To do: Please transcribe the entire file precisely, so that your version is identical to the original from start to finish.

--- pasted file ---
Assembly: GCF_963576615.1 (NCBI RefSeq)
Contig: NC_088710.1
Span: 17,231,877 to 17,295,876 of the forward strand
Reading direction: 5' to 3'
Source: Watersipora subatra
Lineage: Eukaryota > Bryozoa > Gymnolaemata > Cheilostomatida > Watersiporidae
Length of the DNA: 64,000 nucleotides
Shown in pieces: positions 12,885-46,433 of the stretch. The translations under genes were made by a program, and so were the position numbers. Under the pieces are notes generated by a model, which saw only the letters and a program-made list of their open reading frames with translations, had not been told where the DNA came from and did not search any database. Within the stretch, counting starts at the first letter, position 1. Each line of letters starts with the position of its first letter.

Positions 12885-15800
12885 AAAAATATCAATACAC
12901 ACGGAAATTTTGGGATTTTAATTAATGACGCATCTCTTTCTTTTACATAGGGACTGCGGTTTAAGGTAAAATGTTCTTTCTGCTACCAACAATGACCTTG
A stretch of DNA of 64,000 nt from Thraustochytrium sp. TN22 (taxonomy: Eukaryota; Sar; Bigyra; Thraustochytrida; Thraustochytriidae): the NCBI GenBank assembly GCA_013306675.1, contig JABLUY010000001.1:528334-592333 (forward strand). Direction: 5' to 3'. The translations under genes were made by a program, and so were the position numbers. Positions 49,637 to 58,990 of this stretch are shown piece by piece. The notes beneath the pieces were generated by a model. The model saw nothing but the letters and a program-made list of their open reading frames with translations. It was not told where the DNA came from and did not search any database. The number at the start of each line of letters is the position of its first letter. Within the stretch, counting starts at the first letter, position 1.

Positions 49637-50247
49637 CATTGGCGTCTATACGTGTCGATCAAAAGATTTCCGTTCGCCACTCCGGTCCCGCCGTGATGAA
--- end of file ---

Assembly: GCF_963576615.1 (NCBI RefSeq)
Contig: NC_088710.1
Span: 17,231,877 to 17,295,876 of the forward strand
Reading direction: 5' to 3'
Source: Watersipora subatra
Lineage: Eukaryota > Bryozoa > Gymnolaemata > Cheilostomatida > Watersiporidae
Length of the DNA: 64,000 nucleotides
Shown in pieces: positions 12,885-46,433 of the stretch. The translations under genes were made by a program, and so were the position numbers. Under the pieces are notes generated by a model, which saw only the letters and a program-made list of their open reading frames with translations, had not been told where the DNA came from and did not search any database. Within the stretch, counting starts at the first letter, position 1. Each line of letters starts with the position of its first letter.

Positions 12885-15800
12885 AAAAATATCAATACAC
12901 ACGGAAATTTTGGGATTTTAATTAATGACGCATCTCTTTCTTTTACATAGGGACTGCGGTTTAAGGTAAAATGTTCTTTCTGCTACCAACAATGACCTTG
A stretch of DNA of 64,000 nt from Thraustochytrium sp. TN22 (taxonomy: Eukaryota; Sar; Bigyra; Thraustochytrida; Thraustochytriidae): the NCBI GenBank assembly GCA_013306675.1, contig JABLUY010000001.1:528334-592333 (forward strand). Direction: 5' to 3'. The translations under genes were made by a program, and so were the position numbers. Positions 49,637 to 58,990 of this stretch are shown piece by piece. The notes beneath the pieces were generated by a model. The model saw nothing but the letters and a program-made list of their open reading frames with translations. It was not told where the DNA came from and did not search any database. The number at the start of each line of letters is the position of its first letter. Within the stretch, counting starts at the first letter, position 1.

Positions 49637-50247
49637 CATTGGCGTCTATACGTGTCGATCAAAAGATTTCCGTTCGCCACTCCGGTCCCGCCGTGATGAA